Deadly Samarco dam collapse caused by design flaws
Last year’s deadly dam collapse at BHP Billiton. and Vale’s Brazilian iron mine was caused by part of the structure liquefying after a series of misguided efforts to fix structural defects hindered drainage.
That’s the finding of a panel headed by Canadian engineer Norbert Morgenstern. The dam at the Samarco joint venture used an upstream design, in which discharged tailings become the foundation for future embankment raises. As walls were raised and design changes made, saturation of the site increased, Morgenstern said Monday in a webcast. Three small earth tremors on the day of the 5 November spill may have accelerated the event, he said.
The panel was restricted to examining technical reasons rather than assigning blame or discussing key maintenance decisions. Morgenstern avoided questions on whether there was an increase in the rate of embankment raises before the spill to accommodate expanded output amid plummeting commodity prices.
“The panel restricted its work in explaining the physical basis of the failure,“ he said, adding that investigators avoided ”any evaluation of alternates related to design or construction.“
The rupture sent billions of gallons of sludge through the Rio Doce valley, killing as many as 19, leaving hundreds homeless and contaminating waterways in two states in what the government described as Brazil’s worst environmental disaster.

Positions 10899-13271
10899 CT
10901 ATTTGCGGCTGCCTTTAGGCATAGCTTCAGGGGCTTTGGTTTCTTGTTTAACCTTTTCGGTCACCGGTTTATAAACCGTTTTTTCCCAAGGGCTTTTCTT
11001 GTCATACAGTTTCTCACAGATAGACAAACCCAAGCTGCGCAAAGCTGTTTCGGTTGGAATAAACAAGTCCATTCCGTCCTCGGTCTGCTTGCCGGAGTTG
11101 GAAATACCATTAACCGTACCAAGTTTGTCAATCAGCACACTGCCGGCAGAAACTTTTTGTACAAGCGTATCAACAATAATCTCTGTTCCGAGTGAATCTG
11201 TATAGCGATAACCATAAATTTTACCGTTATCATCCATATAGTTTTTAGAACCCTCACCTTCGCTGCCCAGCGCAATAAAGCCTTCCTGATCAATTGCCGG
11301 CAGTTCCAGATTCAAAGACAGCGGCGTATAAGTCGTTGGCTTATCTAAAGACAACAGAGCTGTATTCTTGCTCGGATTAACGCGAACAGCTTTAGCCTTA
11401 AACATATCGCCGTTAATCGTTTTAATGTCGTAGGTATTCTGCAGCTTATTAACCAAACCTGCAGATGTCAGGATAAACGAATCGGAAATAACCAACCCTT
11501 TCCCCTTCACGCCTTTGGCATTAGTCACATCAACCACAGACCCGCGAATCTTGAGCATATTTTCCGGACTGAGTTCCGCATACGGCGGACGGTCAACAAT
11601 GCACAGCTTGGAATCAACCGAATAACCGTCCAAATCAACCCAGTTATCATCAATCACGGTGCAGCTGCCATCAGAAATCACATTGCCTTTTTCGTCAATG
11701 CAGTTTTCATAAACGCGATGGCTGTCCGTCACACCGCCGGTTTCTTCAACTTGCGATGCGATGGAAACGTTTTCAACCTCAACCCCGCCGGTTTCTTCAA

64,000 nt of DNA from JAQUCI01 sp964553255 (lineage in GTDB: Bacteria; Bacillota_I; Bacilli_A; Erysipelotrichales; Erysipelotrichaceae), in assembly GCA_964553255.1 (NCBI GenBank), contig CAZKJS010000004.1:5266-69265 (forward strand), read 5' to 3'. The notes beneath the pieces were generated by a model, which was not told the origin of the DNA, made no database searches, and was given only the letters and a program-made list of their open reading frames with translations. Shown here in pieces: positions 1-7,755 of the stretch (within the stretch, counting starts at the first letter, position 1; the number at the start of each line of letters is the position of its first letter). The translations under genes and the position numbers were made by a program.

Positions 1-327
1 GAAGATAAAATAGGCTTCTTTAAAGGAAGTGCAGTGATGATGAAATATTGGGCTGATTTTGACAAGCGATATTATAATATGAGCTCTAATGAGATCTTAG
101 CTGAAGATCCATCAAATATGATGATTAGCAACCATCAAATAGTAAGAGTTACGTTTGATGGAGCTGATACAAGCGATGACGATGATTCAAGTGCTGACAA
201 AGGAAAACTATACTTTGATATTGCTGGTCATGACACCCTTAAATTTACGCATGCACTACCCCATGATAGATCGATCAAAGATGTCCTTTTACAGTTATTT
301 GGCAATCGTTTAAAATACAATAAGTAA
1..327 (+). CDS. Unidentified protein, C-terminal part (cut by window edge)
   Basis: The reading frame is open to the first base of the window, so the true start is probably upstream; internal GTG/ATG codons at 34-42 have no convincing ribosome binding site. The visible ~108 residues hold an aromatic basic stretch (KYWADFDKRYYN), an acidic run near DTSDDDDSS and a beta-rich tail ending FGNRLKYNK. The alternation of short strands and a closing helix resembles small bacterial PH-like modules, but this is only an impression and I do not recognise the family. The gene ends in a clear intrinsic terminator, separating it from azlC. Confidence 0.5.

“There is no reason to believe that anyone at BHP had any information that indicated the dam was in danger of collapsing,” Dean Dalla Valle, chief commercial officer told to reporters on a call after the report was released.
BHP shares have declined 9 per cent since the incident last year.
The report states that construction defects as well as design changes in 2011 and 2012 contributed to the saturation of parts of the dam meant to remain solid and secure.
Brexit boosts lure of traditional banking for UK banking startups
As Europe’s largest banks discourage new deposits from customers, a score of British startup lenders see them as more crucial than ever.
Banks in talks with regulators for bank licenses in Britain are reworking their plans to rely even more on funding from deposits than from wholesale markets after the Brexit vote, according to a person familiar with the matter.
That’s in contrast with RBS and HSBC, which are discouraging some depositors as low and negative interest rates across Europe squeeze profitability.
The potential for market volatility post-Brexit is convincing banking startups that the stickiness of deposit funding is worth the cost and effort needed to convince customers to move their money.
British regulators are in talks with about 20 new firms seeking to take deposits, more than the total approved in the past three years, said the person, who asked not to be identified because the details are private.
New banks are “looking to break into the retail deposit market and this means a big slug of retail deposits will help meet their funding requirements,” said Stephen Morse, a financial services partner and adviser to startup lenders at PricewaterhouseCoopers. After Brexit, “regulators will be tough on funding as part of testing the business model,” he said.
A mixture of UK firms and others from Europe, China, South Africa and the Americas are looking to invest about £200m in British banking startups, PwC wrote in a report last month.
The firms include Civilised Bank, which will focus on business lending, and the Services Family, which will offer consumer banking to military personnel.